Skip to main content
Home » What's New » Color Blindness: An In-depth Look

Color Blindness: An In-depth Look

Color blindness is a condition affecting one's capability to distinguish colors under normal lighting conditions or to discern colors as they are normally seen. Commonly, the disorder is present at birth, but it can also result from accidents or a variety of diseases of the eye.

The way we perceive colors is dependent upon cones located within the retina of the eye. Humans are typically born with three types of cones, each perceiving various wavelengths of color. With colors, the length of the wave is directly associated with the resulting color. Short waves are perceived as blue tones, medium-length waves are perceived as green tones and long waves produce reds. Which type of cone is involved determines the spectrum and severity of the color blindness.

Because it is a gender-linked recessive trait, red-green color blindness is more frequent in males than in women. Still, there are a small number of women who do experience some degree of color blindness, particularly blue-yellow deficiencies.

Some individuals develop color vision deficiencies later in life as a result of another condition such as macular degeneration, glaucoma and aging. Thankfully, it could be possible to reverse the condition once the cause is treated

There are a number of tests for color blindness. The most widely used is the Ishihara color test, named after its designer. For this test a plate is shown with a group of dots in a circle in different sizes and colors. Within the circle one with proper color vision can see a numerical figure in a particular shade. The patient's capability to see the number inside the dots of contrasting colors reveals the level of red-green color sight.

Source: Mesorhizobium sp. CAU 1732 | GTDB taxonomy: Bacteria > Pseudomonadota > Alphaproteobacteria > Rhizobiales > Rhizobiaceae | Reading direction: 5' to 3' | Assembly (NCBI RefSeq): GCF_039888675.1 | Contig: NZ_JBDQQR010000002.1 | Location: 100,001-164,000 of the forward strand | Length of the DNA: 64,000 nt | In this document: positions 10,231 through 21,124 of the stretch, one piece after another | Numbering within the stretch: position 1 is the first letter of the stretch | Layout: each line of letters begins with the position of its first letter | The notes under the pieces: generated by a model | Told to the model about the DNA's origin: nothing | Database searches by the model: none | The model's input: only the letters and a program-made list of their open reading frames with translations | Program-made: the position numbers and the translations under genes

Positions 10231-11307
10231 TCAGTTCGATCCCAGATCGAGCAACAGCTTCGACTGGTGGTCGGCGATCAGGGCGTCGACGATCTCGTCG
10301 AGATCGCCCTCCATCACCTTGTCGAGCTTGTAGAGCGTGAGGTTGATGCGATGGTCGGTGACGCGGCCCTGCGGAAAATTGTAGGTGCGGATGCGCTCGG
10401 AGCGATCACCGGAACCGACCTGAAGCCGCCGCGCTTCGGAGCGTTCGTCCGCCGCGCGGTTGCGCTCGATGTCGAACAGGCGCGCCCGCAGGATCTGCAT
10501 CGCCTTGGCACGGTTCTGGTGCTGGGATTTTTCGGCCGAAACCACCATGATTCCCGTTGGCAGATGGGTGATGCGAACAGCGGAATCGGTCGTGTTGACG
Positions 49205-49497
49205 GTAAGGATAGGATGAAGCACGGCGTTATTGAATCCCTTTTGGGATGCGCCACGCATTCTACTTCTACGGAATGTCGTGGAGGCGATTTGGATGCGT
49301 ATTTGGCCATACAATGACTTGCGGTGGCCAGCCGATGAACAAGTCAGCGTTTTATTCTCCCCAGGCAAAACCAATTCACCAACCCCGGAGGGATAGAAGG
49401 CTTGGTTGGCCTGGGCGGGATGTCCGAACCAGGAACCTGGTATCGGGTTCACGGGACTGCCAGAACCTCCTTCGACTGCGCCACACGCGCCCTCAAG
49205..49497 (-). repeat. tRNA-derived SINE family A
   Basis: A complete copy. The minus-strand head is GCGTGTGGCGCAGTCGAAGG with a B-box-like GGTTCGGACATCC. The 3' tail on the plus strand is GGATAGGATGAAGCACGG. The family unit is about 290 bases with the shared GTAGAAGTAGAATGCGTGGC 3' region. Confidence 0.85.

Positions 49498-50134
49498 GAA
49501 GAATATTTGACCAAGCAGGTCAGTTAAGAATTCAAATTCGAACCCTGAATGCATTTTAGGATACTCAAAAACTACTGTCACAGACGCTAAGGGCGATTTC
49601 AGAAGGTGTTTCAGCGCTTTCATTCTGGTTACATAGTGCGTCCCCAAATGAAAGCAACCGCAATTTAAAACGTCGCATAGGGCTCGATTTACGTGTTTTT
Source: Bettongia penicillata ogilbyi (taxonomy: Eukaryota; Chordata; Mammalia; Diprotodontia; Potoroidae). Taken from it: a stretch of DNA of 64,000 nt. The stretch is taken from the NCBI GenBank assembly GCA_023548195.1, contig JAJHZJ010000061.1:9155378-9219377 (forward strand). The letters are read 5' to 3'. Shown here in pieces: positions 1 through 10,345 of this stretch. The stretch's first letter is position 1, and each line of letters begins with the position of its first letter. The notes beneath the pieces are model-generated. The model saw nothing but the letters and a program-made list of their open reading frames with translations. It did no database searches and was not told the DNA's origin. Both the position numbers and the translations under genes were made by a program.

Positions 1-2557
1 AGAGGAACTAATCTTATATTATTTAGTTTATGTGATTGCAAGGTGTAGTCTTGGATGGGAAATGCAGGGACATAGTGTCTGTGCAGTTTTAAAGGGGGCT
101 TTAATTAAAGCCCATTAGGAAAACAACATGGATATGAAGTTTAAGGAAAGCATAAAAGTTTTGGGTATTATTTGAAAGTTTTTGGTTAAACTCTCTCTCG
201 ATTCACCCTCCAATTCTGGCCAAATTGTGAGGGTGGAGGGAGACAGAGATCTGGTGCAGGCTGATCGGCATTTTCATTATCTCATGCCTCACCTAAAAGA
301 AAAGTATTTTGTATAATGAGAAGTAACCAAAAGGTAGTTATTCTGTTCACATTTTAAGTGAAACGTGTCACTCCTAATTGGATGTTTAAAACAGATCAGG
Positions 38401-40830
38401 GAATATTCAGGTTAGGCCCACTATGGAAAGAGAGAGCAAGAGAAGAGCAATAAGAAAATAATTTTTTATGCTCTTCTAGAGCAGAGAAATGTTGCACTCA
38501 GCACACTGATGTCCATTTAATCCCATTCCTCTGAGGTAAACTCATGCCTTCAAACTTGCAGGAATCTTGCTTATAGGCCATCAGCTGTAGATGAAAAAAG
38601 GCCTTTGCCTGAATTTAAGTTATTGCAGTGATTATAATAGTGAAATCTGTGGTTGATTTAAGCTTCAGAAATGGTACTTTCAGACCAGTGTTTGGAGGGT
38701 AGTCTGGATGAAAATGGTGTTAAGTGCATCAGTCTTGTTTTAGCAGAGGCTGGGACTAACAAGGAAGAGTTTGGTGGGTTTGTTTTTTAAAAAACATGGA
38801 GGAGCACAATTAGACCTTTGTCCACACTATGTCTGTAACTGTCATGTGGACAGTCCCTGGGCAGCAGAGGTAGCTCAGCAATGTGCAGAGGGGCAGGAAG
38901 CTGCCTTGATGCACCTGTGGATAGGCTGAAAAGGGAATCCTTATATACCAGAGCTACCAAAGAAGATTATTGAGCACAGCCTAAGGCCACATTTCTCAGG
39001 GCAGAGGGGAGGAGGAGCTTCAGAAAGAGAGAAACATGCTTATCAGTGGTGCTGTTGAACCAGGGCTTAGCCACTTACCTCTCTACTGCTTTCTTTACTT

While hereditary color blindness can't be corrected, there are some measures that can assist to make up for it. Some evidence shows that wearing tinted lenses or glasses which block glare can help to perceive the differences between colors. More and more, computer programs are on the market for common PCs and for smaller machines that can help people distinguish color better depending on their particular condition. There is also interesting research being conducted in gene therapy to enhance the ability to perceive colors.

The extent to which color blindness limits a person is dependent upon the variant and degree of the condition. Some patients can accommodate to their condition by learning alternative cues for colored objects or signs. For example, one can familiarize oneself with the shape of stop signs in place of recognizing red, or contrast objects with color paradigms like green trees or the blue sky.

If you notice signs that you or your loved one might be color blind it's important to see an eye doctor. The sooner you are aware of a problem, the sooner you can help. Feel free to call our Temecula, CA eye care practice to schedule an exam.